Compound 1 was isolated as a colorless viscous oil with the molecular formula C16H21NO5, determined from HRESIMS (m/z 308.1501 [M+H] +, calc. 308.1498), indicating seven degrees of unsaturation. The IR spectrum indicated the presence of OH (3450 cm-1) and carbonyl (1645 cm-1) functionalities. The UV spectrum showed maxima absorptions at λ max 207, 262, and 348 nm, which indicated the presence of a conjugated carbonyl-containing chromophore in the structure. The 13C NMR and DEPT spectra (Table 1) displayed 16 resolved signals, which were classified into three methyl (δC 51.7, 20.5, and 15.4), three methylene (δC 41.6, 39.2, and 37.6), three methine (δC 138.7, 127.7, and 29.0), four quaternary (δC 158.9, 127.2, 127.4, and 118.3), one ketone-carbonyl (δC 205.2), and two ester-carbonyl (δC 173.6, and 172.9) carbons. Three carbonyls from the 13C NMR spectra accounted for three degrees of unsaturation, and the remaining four degrees of unsaturation required the presence of an aromatic ring in 1. The 1H NMR spectrum of 1 (Table 1) displayed two singlet signals at δ 2.28 (3H-15) and 2.22 (3H-14), attributable to aromatic methyl groups, while meta-coupling aromatic protons at δ 7.46 (1H, br s, H-5) and 7.18 (1H, br s, H-3) suggested the presence of 1,2,3,5-tetrasubstituted aromatic ring. The 1H NMR and COSY spectra indicated that the methine at δ 2.95 (1H, sept, J 6.6 Hz, H-9), and three sets of methylene protons a to a carbonyl [d 3.18 (1H, d, J 6.6 Hz, H-8), 2.57 (1H, d, J 6.6 Hz, H-10), and 2.40 (1H, d, J 6.6 Hz, H-12)], were connected as a -CH2-CH-(CH2)2 unit. Additionally, two singlets atd5.84, and 5.46 were assigned to NH2. The full 1H and 13C NMR spectroscopic assignments for 1 based on 2D-NMR experiments were closely related to those of phenatic acid A,8 except for the additional singlet signal of OMe group atd 3.69. The HMBC spectrum of 1 showed correlations from 3H-14 to C-1, C-2, and C-3; 3H-15 to C-3, C-4, and C-5; and H-5 to C-1, C-3, C-7 and C-15, confirming the assignments of substituted aromatic ring. The correlations of the OMe signal to C-11, of 2H-8 to C-6, C-7, C-10 and C-12, of 2H-10 to C-8,C-9, C-11 and C-12, and of 2H-12 to C-8, C-9, C-10 and C-13 confirmed the structural assignments and the OMe group at C-11. Therefore, compound 1 was determined to be methyl phenatate A.

Compound 2 was isolated as a colorless viscous oil and had a HRESIMS molecular ion peak at m/z 276.1232 [M+H-H2O] +, which was compatible with the molecular formula C15H19NO5 (calc. 276.1230). The 1H and 13C NMR spectra (Table 1) of 2 were comparable to those of 1, except for the differences in the aliphatic proton region. The presence of two oxymethine protons atd 5.22 (1H, d, J 3.2 Hz) and 4.58 (1H, dd, J 4.8, 3.2 Hz), and an aliphatic methine proton at δ 2.94 (1H, m) were assigned to H-7, H-8 and H-9, respectively. In addition, one AX system methylene protons was found at δ 2.70 (1H, dd, J 18.0, 9.8 Hz, H-10a), and 2.26 (1H, dd, J 18.0, 5.6 Hz, H-10b) and another AB system of methylene protons was found at d2.11 (1H, dd, J 15.0, 9.0 Hz, H-12a), 2.06 (1H, dd, J 15.0, 5.5 Hz, H-12b). The connectivity of H-7/H-8, H-8/H-9, H-9/H10 and H-9/H-12 in a COSY spectrum confirmed the assignments. In the HMBC experiments, the oxymethine proton H-8 correlated with the C-6, C-9, C-10, C-11, and C-12, and confirmed the attachment of a lactone ring at C-8. The small coupling constant of H-8 (J 4.8 Hz) and cross-peaks between H-8/H-9 and H-7/2H-10 from ROESY experiments indicated that H-8 and H-9 were in a cis-orientation. Thus, compound 2 was determined to be actiphenamide.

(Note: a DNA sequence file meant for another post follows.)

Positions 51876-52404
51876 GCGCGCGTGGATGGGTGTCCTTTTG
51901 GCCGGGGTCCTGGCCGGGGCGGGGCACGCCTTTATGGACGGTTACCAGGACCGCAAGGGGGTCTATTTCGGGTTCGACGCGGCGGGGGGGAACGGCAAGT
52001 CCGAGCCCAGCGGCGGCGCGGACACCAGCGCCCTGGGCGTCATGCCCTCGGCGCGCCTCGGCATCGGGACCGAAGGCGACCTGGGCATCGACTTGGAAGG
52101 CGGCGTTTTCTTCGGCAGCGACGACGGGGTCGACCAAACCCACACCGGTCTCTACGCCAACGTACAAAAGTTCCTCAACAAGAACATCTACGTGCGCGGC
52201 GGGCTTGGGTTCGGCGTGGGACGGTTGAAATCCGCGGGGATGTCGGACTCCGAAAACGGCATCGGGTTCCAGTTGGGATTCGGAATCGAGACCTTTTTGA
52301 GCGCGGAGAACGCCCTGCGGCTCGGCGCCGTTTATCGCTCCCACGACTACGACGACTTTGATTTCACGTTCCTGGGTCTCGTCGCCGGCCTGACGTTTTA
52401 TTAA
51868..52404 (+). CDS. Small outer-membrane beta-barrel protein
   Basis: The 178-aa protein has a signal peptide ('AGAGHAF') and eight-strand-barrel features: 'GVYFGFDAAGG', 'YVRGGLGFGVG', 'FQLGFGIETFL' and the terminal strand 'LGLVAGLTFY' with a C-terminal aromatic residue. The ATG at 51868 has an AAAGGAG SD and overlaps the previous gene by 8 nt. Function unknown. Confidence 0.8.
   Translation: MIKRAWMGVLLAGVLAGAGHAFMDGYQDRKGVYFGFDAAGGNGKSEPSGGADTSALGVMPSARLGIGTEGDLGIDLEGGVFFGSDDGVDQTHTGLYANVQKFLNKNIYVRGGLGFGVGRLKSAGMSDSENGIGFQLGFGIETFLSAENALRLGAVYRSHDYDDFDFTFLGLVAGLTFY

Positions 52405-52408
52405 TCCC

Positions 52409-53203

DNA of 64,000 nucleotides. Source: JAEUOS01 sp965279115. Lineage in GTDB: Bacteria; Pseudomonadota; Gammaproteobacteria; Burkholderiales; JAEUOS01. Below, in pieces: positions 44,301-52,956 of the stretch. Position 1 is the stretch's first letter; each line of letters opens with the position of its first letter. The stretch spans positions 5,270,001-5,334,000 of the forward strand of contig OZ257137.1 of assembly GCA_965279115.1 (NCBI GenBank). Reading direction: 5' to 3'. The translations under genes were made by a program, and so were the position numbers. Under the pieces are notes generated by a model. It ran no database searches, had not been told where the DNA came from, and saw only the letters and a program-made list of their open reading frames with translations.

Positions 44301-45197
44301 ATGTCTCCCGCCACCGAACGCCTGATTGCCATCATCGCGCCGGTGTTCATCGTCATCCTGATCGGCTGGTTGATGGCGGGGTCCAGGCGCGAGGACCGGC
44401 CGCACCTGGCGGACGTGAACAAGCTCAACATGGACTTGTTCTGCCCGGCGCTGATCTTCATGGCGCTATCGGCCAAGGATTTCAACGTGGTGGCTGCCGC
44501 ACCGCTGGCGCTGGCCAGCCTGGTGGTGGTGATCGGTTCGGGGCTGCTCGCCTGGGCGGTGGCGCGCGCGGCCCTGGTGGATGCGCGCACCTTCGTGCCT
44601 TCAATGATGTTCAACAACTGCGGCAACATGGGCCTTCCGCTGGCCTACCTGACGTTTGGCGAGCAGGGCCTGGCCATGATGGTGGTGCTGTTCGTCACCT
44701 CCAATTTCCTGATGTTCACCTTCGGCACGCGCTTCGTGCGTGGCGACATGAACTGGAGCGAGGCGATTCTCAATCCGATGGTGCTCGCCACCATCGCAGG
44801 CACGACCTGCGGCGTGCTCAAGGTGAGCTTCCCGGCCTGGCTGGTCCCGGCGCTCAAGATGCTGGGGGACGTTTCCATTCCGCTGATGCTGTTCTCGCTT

Compound 3, isolated as a colorless viscous oil, had the molecular ion [M+H+Na] + whose mass as determined by HRESIMS was m/z 461.1629, calcd for C21H27NO9. The 1H NMR data (Table 1) displayed a characteristics of a glutarimide ring9 at δ 2.74 (1H, m, H-10a), 2.70 (2H, m, H-9 and H-12a), 2.46 (1H, m, H-10b) and 2.37 (1H, m, H-12b). A methine proton at δ 2.70 (H-9) also showed cross-peaks with the methylene protons at δ 3.35 (1H, m, H-8a) and 2.95 (1H, dd, J 17.8, 5.3 Hz, H-8b) from the COSY experiments. The remaining resonances observed in the 1H and 13C NMR spectra of 3 were attributable to a glycosyl unit. The 1H and 13C NMR spectroscopic data (Table 1) displayed resonances characteristic for a glycosyl moiety containing five oxymethine groups at δ H/δC 4.35/105.8 (H-1'/C-1'), 3.46/75.4 (H-2'/C-2'), 3.36/77.8 (H-3'/C-3'), 3.35/71.8 (H-4'/C-4'), and 3.07/78.3 (H-5'/C-5') and one set of oxymethylene protons at δH/δC 3.71, 3.60/63.0 (2H-6'/C-6'). This unit was attached to 1-hydroxy-2,4-dimethylbenzene ring at C-1, as determined by an HMBC correlation from H-1' to C-1. The vicinal coupling constants, J1',2' 7.8 Hz, J2',3' 9.3 Hz and J4',5'9.3 Hz, suggested that H-1', H-2', H-3', H-4' and H-5' were axial in orientation in the pyranose ring. NOESY cross signals observed from H-1' to H-3' and from H-1' to H-5'confirmed that a sugar unit of 3 was β-D-glucopyranose. Thus, compound 3 was identified as actiphenol 1-β-D-glucopyranoside.